Troopers, district attorney, among 13 named in lawsuit; state to fight

Bounty hunters going back to court

Posted: Friday, February 16, 2001

The state is denying three bounty hunters' allegations that their civil rights were violated.

The bounty hunters have filed a lawsuit in federal court that targets at least 13 people and leaves room for more. Defendants range from Attorney General Bruce Botelho to the teen-age grandson of a Nikiski family that harbored the bail jumper whom the men captured.

The suit, which was filed late last year, alleges that Alaska State Troopers conspired with state prosecutors to portray the three men as criminals in an attempt to discourage bounty hunting in Alaska.

The response to the suit came from the state attorney general's office in Anchorage in the form of a 15-page document Monday afternoon. The attorney general's office denied many of the allegations, stating much of the accusations lacked "sufficient information to form a belief about the truth."

"We anticipate filing legal motions. If the motions are successful, some or all of the complaint may be dismissed," state Assistant Attorney General Stephanie Galbraith said.

The response from the state, which was filed the afternoon of its Feb. 12 deadline, answers a suit filed by three men hired as bounty hunters by Northwest Surety Services, a Washington state bail bond company.

The three men -- Ronald L. Williams, 54, Seth Oehler, 28, and David Cameron, 45 -- were hired to catch Ricky Welch, who was wanted for skipping bail in Washington on gun charges.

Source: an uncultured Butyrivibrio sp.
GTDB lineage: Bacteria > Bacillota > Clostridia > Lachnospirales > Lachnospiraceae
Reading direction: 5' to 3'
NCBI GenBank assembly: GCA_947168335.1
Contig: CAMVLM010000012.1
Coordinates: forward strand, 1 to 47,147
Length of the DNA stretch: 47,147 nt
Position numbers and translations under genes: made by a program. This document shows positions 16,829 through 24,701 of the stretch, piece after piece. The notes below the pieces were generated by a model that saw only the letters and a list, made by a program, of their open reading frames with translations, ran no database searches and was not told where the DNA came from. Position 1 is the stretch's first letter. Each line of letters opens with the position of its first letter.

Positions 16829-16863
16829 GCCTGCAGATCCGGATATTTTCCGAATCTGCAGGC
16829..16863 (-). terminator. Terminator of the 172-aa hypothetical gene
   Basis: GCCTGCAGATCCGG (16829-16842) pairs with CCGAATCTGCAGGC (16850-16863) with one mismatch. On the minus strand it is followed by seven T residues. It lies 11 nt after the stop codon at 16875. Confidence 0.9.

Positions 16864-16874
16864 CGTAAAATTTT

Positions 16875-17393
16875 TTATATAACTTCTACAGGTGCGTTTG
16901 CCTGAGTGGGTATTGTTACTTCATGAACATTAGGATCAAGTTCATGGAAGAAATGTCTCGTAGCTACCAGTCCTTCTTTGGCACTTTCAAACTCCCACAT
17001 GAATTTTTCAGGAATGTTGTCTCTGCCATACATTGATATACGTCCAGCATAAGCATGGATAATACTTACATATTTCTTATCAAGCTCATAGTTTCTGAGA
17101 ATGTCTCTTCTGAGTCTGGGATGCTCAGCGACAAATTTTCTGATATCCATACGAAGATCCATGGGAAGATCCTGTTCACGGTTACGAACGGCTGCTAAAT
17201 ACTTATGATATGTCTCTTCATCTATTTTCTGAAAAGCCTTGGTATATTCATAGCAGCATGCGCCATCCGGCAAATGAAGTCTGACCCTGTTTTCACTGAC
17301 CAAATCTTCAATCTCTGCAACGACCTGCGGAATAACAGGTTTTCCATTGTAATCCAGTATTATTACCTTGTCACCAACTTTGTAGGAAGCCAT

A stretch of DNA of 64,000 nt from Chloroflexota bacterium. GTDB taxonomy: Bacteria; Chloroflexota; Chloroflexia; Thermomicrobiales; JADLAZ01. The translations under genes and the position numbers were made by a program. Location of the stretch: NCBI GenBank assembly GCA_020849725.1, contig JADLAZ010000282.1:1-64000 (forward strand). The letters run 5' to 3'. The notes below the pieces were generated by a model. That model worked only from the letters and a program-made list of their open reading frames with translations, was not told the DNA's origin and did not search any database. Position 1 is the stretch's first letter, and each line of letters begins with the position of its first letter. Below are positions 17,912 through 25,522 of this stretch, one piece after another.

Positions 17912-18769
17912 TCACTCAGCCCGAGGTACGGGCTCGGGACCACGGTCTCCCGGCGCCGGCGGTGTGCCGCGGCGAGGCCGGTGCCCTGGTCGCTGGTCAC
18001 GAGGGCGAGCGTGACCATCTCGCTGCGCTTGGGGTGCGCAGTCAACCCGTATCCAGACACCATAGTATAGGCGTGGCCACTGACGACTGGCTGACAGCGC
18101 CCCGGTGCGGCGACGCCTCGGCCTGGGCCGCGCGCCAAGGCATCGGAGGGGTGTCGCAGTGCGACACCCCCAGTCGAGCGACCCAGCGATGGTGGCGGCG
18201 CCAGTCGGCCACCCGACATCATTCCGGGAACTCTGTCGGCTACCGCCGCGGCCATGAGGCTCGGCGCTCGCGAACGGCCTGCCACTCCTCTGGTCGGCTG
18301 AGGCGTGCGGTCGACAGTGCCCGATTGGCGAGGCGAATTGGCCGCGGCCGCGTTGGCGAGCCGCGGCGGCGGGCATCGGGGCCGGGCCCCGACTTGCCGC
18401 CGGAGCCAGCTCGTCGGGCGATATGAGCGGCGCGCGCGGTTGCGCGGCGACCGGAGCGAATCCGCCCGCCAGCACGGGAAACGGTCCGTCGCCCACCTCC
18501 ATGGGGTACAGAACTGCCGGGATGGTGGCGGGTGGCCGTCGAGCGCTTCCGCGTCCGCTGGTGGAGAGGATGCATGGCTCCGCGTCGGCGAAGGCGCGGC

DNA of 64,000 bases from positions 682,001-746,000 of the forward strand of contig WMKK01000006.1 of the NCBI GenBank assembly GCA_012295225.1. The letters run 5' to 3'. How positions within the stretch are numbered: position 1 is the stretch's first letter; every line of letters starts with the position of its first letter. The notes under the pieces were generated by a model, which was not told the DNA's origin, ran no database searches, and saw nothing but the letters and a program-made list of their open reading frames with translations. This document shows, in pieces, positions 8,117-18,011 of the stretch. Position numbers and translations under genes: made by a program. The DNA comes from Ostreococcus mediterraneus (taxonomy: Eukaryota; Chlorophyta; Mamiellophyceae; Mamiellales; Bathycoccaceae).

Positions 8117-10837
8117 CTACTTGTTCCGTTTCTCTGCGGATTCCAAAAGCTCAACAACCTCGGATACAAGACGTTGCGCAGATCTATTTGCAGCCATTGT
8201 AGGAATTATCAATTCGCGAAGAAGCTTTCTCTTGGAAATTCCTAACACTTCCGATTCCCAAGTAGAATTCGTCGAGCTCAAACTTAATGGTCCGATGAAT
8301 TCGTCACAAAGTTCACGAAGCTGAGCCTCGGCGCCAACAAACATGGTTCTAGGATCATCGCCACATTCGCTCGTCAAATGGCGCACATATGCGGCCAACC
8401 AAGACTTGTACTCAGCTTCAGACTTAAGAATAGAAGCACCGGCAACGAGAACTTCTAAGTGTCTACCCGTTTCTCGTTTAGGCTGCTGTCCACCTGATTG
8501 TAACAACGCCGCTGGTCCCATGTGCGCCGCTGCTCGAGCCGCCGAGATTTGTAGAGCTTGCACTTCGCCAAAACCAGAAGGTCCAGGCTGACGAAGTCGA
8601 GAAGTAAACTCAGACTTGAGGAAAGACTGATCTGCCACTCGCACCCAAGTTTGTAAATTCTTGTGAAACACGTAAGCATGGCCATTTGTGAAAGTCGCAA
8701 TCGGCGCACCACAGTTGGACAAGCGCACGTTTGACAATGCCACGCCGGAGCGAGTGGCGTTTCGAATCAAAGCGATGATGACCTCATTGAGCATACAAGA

The lawsuit, filed by Soldotna attorney Chuck Robinson, states the three were armed and entered a Nikiski home in October 1998, where they peacefully removed Welch in handcuffs while Welch's aunt and uncle, Margaret and Don Roberts, were present with their teen-age grandson.

The bounty hunters were acquitted by a Kenai court in April 2000 of charges of assault, accessory to assault and criminal trespass after the presiding judge dismissed other charges, including kidnapping.

The state's response to the lawsuit had a different view from a report filed by a trooper following the incident. According to the state response, the bounty hunters did indeed enter the Roberts' residence, but with their weapons drawn and in an aggressive manner.

The response also stated that Welch was not wanted on a felony warrant as the bounty hunters believed at the time, but in fact was wanted for an outstanding misdemeanor warrant.

Included among the defendants are employees of the Department of Corrections, the state trooper who arrested the three and members of the Roberts family, who are alleged to have exaggerated their account of Welch's capture.

Commander Randy Crawford, in charge of the Soldotna troopers detachment when the three men were investigated, would not comment on the case.

One of the named defendants, former Department of Public Safety Commissioner Ron Otte, said there was no grand conspiracy to make an example of the bounty hunters, stating he wasn't familiar with their arrest and trial until he was served with the lawsuit.

"I think we have strong legal defenses," Galbraith said. "If the case is frivolous or not will be determined by the court."

The three want more than $100,000 each in compensation and punitive damages.

The state, on the other hand, is requesting that the court dismiss the complaint and enter a judgment in the defendants' favor.

"We pretty much answered everything in our response," said Galbraith. "If everything is successful, then we hope the complaint will be completely dismissed."

The bounty hunters contend that their reputations were damaged by their arrest and trial. Williams and Cameron worked as guards at Wildwood Correctional Center in Kenai and were terminated from their jobs after their arrest. Oehler worked as an oil field worker who had aspired to become a state trooper.

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